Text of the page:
Drought Resistant Ground Cover for Shade - Knowledgebase Question

Name: James
Murfreesboro, TN
Question by jwolke4450
January 3, 2000
What ground cover will survive in densely shaded area containing tight fine roots of a box elder tree? The area receives little moisture during droughty summer months. Would purple wintercreeper be hardier than bishop's cap (bishop's weed), which did not thrive? What would you recommend?


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Answer from NGA
January 3, 2000

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There are two distinct plants with the word Bishop in their common names -- Bishop's Weed (Aegopodium) and Bishop's Hat (Epimedium). Aegopodium is extremely invasive and would be likely to grow in the conditions you have described. In my experience, It is so invasive that I would never suggest anyone plant it. It will spread by creeping roots and also by seed, and is nearly impossible to eradicate should it spread to an area where it is not wanted. If this is what you planted, it may come back with the rains next spring.

Epimedium, on the other hand, is a well mannered plant often suggested as a ground cover for dry shade. In my experience, it does need adequate moisture in order to become established and really does best where there is no summer drought. It spreads very slowly, particularly where moisture is low, but is ultimately an elegant garden plant. If this is what you planted I am not surprised that it did not survive in that situation.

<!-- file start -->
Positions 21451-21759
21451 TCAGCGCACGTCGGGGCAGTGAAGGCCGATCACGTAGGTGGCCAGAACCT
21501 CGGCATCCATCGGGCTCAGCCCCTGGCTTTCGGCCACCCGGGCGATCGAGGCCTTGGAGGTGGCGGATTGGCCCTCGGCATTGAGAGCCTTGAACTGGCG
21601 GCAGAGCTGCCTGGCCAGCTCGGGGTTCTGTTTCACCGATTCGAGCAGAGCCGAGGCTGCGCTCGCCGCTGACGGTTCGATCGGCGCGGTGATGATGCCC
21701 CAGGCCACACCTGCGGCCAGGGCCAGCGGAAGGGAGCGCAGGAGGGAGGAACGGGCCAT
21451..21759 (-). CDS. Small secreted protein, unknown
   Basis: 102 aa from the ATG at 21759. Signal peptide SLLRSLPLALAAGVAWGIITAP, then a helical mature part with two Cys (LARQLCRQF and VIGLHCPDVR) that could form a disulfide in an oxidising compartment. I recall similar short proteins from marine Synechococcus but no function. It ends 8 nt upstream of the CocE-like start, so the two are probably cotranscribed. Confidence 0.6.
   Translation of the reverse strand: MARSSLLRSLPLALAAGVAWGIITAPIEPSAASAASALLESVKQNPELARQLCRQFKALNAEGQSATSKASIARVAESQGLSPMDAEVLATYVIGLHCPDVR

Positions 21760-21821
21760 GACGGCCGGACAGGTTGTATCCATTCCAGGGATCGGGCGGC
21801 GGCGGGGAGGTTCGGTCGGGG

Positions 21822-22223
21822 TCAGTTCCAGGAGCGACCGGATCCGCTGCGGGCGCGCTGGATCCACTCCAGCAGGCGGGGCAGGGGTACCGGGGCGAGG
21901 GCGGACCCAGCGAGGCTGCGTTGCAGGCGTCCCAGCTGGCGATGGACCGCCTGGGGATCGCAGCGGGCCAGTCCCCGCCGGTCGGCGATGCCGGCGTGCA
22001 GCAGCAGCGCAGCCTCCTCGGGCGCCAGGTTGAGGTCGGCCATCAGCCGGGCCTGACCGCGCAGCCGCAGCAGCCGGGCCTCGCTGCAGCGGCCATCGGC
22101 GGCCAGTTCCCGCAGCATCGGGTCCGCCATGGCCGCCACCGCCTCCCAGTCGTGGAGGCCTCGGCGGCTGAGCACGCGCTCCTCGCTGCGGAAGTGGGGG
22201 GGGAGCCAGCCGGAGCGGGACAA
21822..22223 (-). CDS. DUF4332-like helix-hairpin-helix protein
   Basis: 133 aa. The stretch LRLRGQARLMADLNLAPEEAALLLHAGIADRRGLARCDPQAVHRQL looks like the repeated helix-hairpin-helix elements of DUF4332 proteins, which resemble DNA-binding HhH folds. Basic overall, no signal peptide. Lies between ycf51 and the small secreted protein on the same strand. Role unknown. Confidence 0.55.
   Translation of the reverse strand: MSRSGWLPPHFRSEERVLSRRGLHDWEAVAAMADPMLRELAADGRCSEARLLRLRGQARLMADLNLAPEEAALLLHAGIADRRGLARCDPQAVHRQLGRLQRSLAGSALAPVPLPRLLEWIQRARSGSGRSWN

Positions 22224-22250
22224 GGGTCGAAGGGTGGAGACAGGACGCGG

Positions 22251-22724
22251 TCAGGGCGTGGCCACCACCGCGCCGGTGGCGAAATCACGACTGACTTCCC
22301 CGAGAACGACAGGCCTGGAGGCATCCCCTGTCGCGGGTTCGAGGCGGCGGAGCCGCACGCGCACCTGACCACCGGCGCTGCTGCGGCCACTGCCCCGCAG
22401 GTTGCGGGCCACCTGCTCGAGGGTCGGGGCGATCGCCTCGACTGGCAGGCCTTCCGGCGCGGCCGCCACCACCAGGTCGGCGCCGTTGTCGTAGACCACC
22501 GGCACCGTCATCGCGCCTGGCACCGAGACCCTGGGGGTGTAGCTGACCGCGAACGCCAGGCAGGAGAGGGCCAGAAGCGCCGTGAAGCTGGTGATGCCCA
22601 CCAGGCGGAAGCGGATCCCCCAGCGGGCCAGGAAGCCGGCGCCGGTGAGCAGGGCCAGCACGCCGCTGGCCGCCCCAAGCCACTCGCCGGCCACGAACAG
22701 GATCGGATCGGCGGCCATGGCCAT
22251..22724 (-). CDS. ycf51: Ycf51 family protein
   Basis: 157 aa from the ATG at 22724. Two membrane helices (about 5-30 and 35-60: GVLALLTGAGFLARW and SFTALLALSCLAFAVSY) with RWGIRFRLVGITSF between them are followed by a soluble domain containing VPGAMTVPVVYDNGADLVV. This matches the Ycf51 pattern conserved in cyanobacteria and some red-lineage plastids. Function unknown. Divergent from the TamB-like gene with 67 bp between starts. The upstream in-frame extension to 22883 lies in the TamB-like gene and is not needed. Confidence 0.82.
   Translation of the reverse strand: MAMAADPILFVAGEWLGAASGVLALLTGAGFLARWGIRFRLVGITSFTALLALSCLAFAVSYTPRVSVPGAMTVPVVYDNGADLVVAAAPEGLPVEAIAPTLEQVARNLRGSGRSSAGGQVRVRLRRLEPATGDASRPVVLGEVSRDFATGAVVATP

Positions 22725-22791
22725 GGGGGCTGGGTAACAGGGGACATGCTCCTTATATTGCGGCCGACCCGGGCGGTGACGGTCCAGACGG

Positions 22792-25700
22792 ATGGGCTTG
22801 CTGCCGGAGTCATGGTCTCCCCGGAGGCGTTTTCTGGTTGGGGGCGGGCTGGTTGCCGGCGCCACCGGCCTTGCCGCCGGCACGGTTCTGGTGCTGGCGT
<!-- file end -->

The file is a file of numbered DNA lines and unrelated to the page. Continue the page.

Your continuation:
The Euonymous fortunei group consists of a number of semi-shrub, semi-vine plants, and they are indeed very tough. The purple wintercreeper would be a good one to try. Another plant to try might be plain old English ivy (Hedera helix) as it is also extremely resiliant.

You will need to prepare planting holes for each plant by removing the immediate tree roots, amending the soil, and then watering the new plants so that they have a chance to become somewhat established before being asked to battle the tree for moisture, nutrients and light. To this end, a top dressing of compost and a layer of organic mulch over the area would also help improve the soil over time, and improve the growing conditions.

Finally, if the area is essentially bare, you might consider simply using an attractive layer of rocks or large chunked bark mulch set over a permeable weed barrier fabric to keep the dust down and look tidy rather than trying to establish a planting. Good luck with your project!

Good lcuk with your project!

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